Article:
FIFA has opened a disciplinary case against Mexico after fans used a homophobic chant in their World Cup win over Germany, the ruling body said on Monday.
An anti-discrimination observer contributed to a report from match delegates which was sent to FIFA, who could now levy a fine.
Mexico's own football federation has urged Mexican fans in Russia to stop the chant.
Shouts of "Puto" were heard during Mexico's 1-0 victory over Joachim Loew's world champions on Sunday in Moscow. The term is a homophobic insult in Mexican Spanish and is aimed at opposition players.
"Further updates will be communicated in due course," said FIFA. "As proceedings are ongoing please understand we cannot comment further at this stage."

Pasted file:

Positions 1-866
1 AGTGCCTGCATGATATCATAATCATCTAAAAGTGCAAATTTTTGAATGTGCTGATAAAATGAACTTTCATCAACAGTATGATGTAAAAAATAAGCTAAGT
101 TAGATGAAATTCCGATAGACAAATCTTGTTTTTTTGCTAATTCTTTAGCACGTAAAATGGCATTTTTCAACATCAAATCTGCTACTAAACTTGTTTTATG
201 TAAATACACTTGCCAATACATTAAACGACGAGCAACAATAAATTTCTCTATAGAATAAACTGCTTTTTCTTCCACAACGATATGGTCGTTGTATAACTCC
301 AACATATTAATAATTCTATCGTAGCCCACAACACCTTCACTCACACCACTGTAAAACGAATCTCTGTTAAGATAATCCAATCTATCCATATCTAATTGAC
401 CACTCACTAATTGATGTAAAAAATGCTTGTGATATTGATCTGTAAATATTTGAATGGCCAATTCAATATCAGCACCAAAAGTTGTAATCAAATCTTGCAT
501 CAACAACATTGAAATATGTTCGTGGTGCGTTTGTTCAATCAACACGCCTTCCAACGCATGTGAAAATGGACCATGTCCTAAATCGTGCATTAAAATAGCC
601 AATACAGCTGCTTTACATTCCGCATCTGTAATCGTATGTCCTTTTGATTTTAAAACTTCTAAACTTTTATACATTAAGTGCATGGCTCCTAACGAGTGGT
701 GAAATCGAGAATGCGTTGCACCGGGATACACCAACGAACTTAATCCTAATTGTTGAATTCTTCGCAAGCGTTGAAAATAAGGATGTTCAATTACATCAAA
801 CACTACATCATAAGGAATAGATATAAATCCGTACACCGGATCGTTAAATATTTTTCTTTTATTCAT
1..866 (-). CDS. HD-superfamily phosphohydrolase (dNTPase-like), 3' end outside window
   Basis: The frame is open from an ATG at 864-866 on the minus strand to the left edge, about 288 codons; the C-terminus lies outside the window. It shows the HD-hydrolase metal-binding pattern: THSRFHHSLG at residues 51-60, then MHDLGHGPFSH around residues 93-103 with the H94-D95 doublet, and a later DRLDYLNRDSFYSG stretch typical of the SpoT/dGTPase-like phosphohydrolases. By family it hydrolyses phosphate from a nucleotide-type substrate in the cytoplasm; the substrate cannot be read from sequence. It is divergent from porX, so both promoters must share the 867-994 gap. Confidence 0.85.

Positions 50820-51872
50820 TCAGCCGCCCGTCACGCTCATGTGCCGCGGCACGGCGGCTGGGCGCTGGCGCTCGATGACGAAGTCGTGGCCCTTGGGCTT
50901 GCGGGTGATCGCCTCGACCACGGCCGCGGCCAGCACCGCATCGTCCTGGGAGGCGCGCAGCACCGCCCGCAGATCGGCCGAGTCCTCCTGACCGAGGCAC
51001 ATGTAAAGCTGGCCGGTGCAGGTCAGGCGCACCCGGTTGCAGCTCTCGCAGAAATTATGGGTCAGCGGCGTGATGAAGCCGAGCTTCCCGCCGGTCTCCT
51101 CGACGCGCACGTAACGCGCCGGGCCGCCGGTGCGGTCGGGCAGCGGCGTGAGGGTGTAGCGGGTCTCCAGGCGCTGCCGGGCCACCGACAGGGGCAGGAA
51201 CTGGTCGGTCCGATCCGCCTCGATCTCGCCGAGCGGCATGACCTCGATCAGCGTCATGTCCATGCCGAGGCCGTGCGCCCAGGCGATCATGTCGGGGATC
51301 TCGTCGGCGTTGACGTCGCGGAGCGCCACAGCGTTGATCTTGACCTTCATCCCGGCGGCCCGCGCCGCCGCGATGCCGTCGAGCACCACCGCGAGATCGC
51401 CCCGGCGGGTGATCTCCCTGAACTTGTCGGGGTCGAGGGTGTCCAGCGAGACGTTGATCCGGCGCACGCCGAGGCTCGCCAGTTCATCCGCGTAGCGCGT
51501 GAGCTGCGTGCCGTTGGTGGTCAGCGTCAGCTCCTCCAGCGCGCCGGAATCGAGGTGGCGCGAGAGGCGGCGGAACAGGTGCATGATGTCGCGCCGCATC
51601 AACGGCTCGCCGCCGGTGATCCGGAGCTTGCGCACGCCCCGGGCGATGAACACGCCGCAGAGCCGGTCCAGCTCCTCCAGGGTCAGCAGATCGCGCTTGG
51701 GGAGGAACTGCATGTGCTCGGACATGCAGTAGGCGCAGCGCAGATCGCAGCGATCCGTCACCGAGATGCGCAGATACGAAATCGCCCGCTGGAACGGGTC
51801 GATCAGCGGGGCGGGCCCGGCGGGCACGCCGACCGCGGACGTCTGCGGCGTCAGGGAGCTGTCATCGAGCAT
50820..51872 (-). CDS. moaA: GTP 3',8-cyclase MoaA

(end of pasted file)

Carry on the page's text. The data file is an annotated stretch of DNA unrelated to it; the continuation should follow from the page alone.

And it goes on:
The Mexican football federation (FMF), which has repeatedly appealed to fans to stop the chant, was sanctioned 12 times for homophobic chanting during the World Cup qualifying campaign, receiving warnings for the first two offences and fines for 10 more.
"Prevent Russia from taking away your Fan ID or arresting you," the Mexican federation said on Twitter.
"Think about the fact that you are a representative of the best fans in the world."
Supporters in Russia must have a Fan ID to access matches and it is used instead of a visa.
The chant was widely heard at Mexico games in the 2014 World Cup in Brazil, when FIFA took no action, but it has since launched a clampdown and other Latin American teams, including Argentina and Chile, have also been fined.
FIFA is employing three specialist observers at each World Cup match to report discriminatory behaviour by spectators.
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